The Battle of Mount Yao between Qin and Jin-秦晋崤山之战

Qin, after marching thousands of miles and passing through several vassal states to launch a surprise attack on Zheng, had their plans known by Jin, which had received intelligence. At this time, Jin Wen Gong passed away, and Jin Xiang Gong had just ascended to the throne. Jin general Xian Zhen saw this as an opportunity to strike Qin and suggested to Xiang Gong that Mount Yao, a must-pass location for the Qin army, could be used to obstruct them due to its dense woods, cliffs, and winding paths, making it a strategic bottleneck. Xiang Gong accepted his advice, personally led a large army to Mount Yao, ordered soldiers to cut down trees to block the road, planted a three-zhang-high red flag of Jin on the blocked path, and stationed troops in ambush. The red flag was designated as the signal to initiate an attack, and all they had to do was wait for the arrival of the Qin army.

The merchant Xian Gao, pretending to be an envoy from Zheng, misled the Qin army into thinking that Zheng was well-prepared for their attack. This deception led Qin to abandon its plan, and instead, on their way back, they conquered the smaller state of Hua and seized considerable wealth before swiftly returning to Qin. When the Qin army reached Mianchi, Bai Yibing reminded Meng Mingshi that they were approaching Mount Yao and should be cautious. However, Meng Mingshi, relying on the strength of the Qin army, dismissed the warning, and upon entering Mount Yao, saw a large Jin flag on the road, thinking little of it. He ordered the soldiers to take down the Jin flag and clear the path of trees. Unbeknownst to them, the trees had been coated with flammable substances.

As soon as the red flag was taken down, Jin forces attacked from all sides. The Qin army found themselves surrounded with no way to retreat. Forced back to the area with scattered trees, the trees, saturated with flammable substances, were set on fire. Facing an onslaught of arrows and with nowhere to escape, three hundred chariots and thousands of soldiers were annihilated. Meng Mingshi, Xiqishu, and Bai Yibing, the three commanders, all became prisoners of Jin.

Jin Xiang Gong, pleased with the victory, planned to execute the three Qin commanders and celebrate the triumph. However, Jin Xiang Gong’s mother, Lady Wen Ying, was the daughter of Qin Mu Gong. She, upon hearing that Meng Mingshi and others were captured, did not want to further antagonize Qin and advised Jin Xiang Gong against killing them. She argued that while Meng Mingshi and the others might be resented by Qin, their deaths could lead to deeper enmity between the two states. Heeding his mother’s advice, Jin Xiang Gong released the three prisoners.

Meng Mingshi, fearing a change of heart from Jin, fled with his companions. When pursued by Jin forces near the Yellow River, they hastily boarded a small boat. Despite an offer of horses and gifts from Jin, which Meng Mingshi correctly perceived as a trap, he declined the gifts, thanking Jin for its previous generosity and vowing to return the favor in three years. The trio managed to escape.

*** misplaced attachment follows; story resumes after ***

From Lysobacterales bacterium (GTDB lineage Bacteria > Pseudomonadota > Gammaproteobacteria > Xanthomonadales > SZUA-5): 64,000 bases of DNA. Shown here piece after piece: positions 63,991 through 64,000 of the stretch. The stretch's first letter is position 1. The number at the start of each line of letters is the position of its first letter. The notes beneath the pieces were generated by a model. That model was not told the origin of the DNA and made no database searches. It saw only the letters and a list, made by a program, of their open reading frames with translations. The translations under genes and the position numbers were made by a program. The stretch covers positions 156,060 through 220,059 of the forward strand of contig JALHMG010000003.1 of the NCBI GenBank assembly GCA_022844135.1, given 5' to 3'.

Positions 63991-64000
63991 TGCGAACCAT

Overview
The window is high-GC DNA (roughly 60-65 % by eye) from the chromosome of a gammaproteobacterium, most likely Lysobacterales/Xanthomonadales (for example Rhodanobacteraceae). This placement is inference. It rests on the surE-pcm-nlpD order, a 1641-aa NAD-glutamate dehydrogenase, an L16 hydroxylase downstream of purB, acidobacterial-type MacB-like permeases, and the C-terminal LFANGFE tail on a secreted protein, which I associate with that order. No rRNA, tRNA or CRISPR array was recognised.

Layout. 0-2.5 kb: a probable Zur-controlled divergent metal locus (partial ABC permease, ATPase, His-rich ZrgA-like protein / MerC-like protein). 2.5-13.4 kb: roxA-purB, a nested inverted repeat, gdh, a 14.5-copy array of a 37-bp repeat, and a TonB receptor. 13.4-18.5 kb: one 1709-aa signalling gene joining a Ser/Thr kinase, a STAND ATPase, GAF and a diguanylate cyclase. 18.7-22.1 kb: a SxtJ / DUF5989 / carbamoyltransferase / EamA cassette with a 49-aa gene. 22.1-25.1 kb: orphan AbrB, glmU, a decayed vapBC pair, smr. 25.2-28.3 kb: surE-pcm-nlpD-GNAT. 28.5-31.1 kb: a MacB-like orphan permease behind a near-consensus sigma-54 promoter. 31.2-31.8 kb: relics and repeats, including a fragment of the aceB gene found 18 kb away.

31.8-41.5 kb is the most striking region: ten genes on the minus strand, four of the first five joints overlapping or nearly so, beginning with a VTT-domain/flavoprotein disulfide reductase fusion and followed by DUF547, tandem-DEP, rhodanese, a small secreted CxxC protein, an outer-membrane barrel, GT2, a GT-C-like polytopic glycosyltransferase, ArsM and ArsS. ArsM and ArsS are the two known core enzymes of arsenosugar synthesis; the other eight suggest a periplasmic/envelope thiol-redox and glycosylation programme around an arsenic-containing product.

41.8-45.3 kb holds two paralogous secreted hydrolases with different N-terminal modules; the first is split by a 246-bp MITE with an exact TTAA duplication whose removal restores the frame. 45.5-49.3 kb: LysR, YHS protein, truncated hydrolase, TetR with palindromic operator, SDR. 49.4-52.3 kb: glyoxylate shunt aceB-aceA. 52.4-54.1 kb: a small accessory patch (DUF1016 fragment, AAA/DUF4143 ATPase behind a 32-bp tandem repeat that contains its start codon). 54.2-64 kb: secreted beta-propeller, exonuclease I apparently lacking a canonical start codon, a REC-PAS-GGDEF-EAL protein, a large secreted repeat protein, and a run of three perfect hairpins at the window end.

Upon returning, the pursuing Jin general reported Meng Mingshi’s response to Jin Xiang Gong, who regretted his earlier decision but could do nothing about it. Qin Mu Gong, learning about the defeat and regretting not heeding the advice of Jian Shu, welcomed Meng Mingshi and the others back to Qin. Instead of blaming them, he acknowledged his failure to follow the counsel of their fathers and restored their positions.

Meng Mingshi and his companions, grateful for the forgiveness, dedicated themselves to training the army and vowed to redeem themselves. In 626 B.C., after careful preparation, they believed Qin was ready to face Jin again. Meng Mingshi requested to personally lead an expedition, and Qin Mu Gong, showing confidence, provided him with five hundred chariots, well-equipped weapons, ample supplies, and financial aid for the families of soldiers.

With determined soldiers and high spirits, Meng Mingshi led the Qin army, vowing to settle the score with Jin. Crossing the Yellow River, he ordered all the ferries to be destroyed, signaling their commitment to a decisive battle. Serving as the vanguard, Meng Mingshi led the Qin army through Jin territory, reclaiming two cities that Jin had previously captured. The unstoppable Qin forces left Jin in panic, forcing Jin Xiang Gong to order his army to remain within the city walls, avoiding direct confrontation with the Qin army.

Seeing that the lost territories were recovered and Jin dared not face them in battle, Qin Mu Gong decided to bury the bones of the fallen soldiers at Mount Yao, conducting a memorial ceremony and delivering the famous “Qin Oath.” Meng Mingshi, Xiqishu, and Bai Yibing knelt before the graves, shedding tears, and the entire army was deeply moved.